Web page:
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Decomposable structures, Boolean function

representations, and optimization.

Stefan Arnborg

Kungliga Tekniska Hogskolan
NADA, S-100 44 Stockholm, Sverige

Abstract. We show the connection between the theory of bounded treewidth graphs, monadic second order definable structures and sets, and boolean decision diagrams. We survey recent results in algorithms for bounded treewidth, symbolic model checking and representation schemes for Boolean functions. Some practical applications are indicated.

1 Introduction

This is a survey of a theory of tree-like graphs and other structures. Many aspects of the corresponding method have been known and practised in operations research, reliability engineering, artificial intelligence, and as special applications of dynamic programming. Problems amenable to solution by the methods are discrete optimization, reliability and dependability problems for complex systems, verification of digital designs and software and reasoning with uncertainty. I want to relate the theory of decomposability or tree-likeness to the BDD and symbolic model checking methods used in circuit and program verification and also to methods designed for reasoning in various applied logics in knowledge systems. In these areas, particularly where unstructured problems are solved, it is difficult to formulate a model and to prepare corresponding inputs to optimization programs. One solution to this problem could be the adoption by practitioners of relatively simple logical notations based on second order logic and high-level definition facilities. Similar developments have already taken place in circuit verification.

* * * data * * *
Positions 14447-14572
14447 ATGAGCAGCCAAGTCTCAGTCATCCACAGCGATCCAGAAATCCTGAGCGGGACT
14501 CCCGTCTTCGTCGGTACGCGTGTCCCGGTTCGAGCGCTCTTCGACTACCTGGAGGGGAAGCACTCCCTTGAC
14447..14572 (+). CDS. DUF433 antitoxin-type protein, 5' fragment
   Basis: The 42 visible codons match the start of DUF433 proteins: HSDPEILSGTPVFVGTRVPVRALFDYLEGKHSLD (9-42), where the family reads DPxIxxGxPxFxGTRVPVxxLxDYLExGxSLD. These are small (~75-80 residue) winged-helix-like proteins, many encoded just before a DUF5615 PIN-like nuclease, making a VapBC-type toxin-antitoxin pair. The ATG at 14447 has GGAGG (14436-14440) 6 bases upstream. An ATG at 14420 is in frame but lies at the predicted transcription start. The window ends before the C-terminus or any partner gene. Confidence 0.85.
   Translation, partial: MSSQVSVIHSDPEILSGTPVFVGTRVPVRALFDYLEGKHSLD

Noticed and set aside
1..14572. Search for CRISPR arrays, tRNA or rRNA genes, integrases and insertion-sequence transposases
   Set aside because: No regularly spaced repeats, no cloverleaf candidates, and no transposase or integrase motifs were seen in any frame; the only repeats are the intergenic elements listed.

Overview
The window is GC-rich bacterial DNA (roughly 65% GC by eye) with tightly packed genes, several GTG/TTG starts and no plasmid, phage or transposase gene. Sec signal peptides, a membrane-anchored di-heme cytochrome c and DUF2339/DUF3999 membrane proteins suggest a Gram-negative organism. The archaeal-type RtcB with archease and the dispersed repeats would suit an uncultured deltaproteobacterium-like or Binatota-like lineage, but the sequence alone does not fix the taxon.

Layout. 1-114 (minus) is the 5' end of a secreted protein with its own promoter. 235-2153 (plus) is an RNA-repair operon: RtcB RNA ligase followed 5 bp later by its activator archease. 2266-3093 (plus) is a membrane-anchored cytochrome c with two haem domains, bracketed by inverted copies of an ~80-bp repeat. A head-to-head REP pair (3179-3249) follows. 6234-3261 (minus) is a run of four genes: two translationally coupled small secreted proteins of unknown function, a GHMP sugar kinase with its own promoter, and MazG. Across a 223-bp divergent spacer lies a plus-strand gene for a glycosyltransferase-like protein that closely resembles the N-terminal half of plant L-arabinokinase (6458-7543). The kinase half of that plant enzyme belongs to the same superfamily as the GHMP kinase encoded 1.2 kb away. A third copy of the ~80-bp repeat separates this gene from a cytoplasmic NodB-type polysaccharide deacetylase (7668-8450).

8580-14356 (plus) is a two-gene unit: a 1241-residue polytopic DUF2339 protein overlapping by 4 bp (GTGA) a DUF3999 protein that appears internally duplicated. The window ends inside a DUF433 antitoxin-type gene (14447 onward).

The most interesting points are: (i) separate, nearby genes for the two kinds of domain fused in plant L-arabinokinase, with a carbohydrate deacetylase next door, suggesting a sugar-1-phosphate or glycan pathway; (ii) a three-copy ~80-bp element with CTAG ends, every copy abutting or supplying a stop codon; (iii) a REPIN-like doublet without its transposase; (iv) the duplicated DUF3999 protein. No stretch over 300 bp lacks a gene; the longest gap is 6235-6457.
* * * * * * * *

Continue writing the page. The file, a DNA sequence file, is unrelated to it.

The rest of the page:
Since a complete exposition of this problem area will not fit into the present page allowance, we emphasize those aspects that fit in nicely with the presentation strategy and those that seem the most useful in applications. For a very careful and complete exposition, see the series of papers and surveys on the monadic second order logic of graphs by Bruno Courcelle. A recent bibliography is [16].

1.1 Signatures and structures

Graphs and other combinatorial objects will be represented as structures. A signature F is a set of sorts and a collection of relation and function constants. A symbol is recognized as either of these. Every relation and function constant